A thermometer is a device used to measure how hot or cold something is. The something can be the air in a room, the human body, the water in a lake, or anything else in which the thermometer can be placed. To describe how hot or cold something is, we use the word “temperature.” On a summer day you may hear someone say, “According to my thermometer the temperature is 91 degrees.”
Thermometers can be made in many different ways. Two types are probably most familiar to you. One is the liquid filled thermometer, the kind used to take your temperature or to measure room temperature. The other is the metal thermometer with a dial and indicating needle. Your mother may use such a thermometer to measure the temperature of her oven or of a roast. Both types are based on the same principle: matter expands (takes up more space) or contracts (takes up less space) when its temperature changes.
Most liquid thermometers contain either mercury or colored alcohol. If the liquid thread inside the stem appears silvery, the liquid is mercury. If it is red, blue, or green, it is probably colored alcohol. Mercury-filled thermometers are preferred for scientific work because they tend to be more accurate. Alcohol-filled thermometers are less expensive and easier to read, the thread is more visible. In addition, alcohol does not freeze as easily as mercury. An alcohol-filled thermometer is useful in places that get very cold.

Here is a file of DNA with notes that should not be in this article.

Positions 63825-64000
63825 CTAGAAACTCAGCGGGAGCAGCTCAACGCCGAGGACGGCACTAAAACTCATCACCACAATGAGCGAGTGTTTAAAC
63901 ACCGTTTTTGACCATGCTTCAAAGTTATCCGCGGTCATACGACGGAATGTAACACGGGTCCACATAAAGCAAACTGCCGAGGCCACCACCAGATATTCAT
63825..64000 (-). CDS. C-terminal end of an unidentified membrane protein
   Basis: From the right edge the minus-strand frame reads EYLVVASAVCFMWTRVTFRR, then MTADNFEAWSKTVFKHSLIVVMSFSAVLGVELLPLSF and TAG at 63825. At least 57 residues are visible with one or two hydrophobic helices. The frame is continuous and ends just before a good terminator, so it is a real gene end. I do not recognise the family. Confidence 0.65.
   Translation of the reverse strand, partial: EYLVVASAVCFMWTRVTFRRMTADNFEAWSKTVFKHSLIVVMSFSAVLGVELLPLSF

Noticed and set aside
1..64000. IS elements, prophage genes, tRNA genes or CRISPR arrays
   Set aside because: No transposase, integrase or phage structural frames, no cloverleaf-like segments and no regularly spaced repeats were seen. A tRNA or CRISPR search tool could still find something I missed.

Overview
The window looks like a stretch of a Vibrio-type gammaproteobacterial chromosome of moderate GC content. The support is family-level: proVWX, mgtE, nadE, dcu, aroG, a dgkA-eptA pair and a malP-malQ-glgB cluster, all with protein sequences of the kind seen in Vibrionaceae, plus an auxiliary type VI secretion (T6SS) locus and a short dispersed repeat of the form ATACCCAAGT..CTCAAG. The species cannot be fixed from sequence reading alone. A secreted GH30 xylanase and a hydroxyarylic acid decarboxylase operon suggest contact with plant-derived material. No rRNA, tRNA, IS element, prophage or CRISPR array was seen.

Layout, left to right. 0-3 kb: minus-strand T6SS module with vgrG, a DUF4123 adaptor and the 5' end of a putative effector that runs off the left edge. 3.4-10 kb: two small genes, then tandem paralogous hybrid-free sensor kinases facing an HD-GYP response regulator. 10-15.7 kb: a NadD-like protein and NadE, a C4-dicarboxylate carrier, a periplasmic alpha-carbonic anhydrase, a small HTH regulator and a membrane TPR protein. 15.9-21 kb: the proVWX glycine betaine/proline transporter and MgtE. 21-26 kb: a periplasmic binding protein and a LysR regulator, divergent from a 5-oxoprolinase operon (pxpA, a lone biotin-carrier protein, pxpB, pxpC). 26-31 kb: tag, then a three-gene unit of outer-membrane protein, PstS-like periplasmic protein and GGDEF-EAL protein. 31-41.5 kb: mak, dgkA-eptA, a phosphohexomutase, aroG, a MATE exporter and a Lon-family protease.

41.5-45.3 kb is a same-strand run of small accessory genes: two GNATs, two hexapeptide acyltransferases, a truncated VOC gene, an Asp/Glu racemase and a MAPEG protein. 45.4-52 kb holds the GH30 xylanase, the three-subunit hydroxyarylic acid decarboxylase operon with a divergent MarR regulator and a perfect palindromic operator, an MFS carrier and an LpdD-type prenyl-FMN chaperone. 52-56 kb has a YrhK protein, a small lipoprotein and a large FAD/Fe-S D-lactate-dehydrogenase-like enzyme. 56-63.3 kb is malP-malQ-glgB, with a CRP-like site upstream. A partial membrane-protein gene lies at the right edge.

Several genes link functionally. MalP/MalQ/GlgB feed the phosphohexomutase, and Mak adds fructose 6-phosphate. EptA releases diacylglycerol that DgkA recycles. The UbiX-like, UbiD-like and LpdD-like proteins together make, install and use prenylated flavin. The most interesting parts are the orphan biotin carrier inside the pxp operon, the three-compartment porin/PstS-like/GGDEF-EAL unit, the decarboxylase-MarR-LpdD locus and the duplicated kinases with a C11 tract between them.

When a liquid thermometer is taken from a cold location to a warmer one, the mercury or alcohol expands. Therefore, it rises in the item. When the thermometer is moved back into the colder place, the liquid contracts. It drops to a lower position.
In the metal thermometer there is a thin strip of material wound into a spiral like a clock spring. This springlike coil is attached to the needle. When the temperature in- the coil unwinds a little, causing the needle to move toward the higher numbers. As the temperature decreases, the coil winds back, carrying the needle to the lower numbers.
To give a temperature reading, a thermometer must be equipped with a scale. Temperature is measured in degrees. And so the scale is divided into units that represent degrees. You read a liquid-filled thermometer by observing the degree mark that is level with the top of the liquid thread.
In the United States the Fahrenheit (F. ) scale is commonly used. In most other countries, the Celsius (C.) scale is favored. Scientists in the United States, too, almost always use the Celsius scale. (“Centigrade” is an older name for the Celsius scale.)
When the bulb of the thermometer is plunged into boiling water (at sea level and under normal air pressure), the top of the thread will rise until it is level with the 100 C. mark or the 212 F. mark. That is, the boiling point of pure water at normal air pressure is 100 C. or 212 F. If the thermometer is placed in melting ice under the same conditions, it will read 0 C. or 32 F. Thus, the melting point (or freezing point) of pure water is 0 C. or 32 F.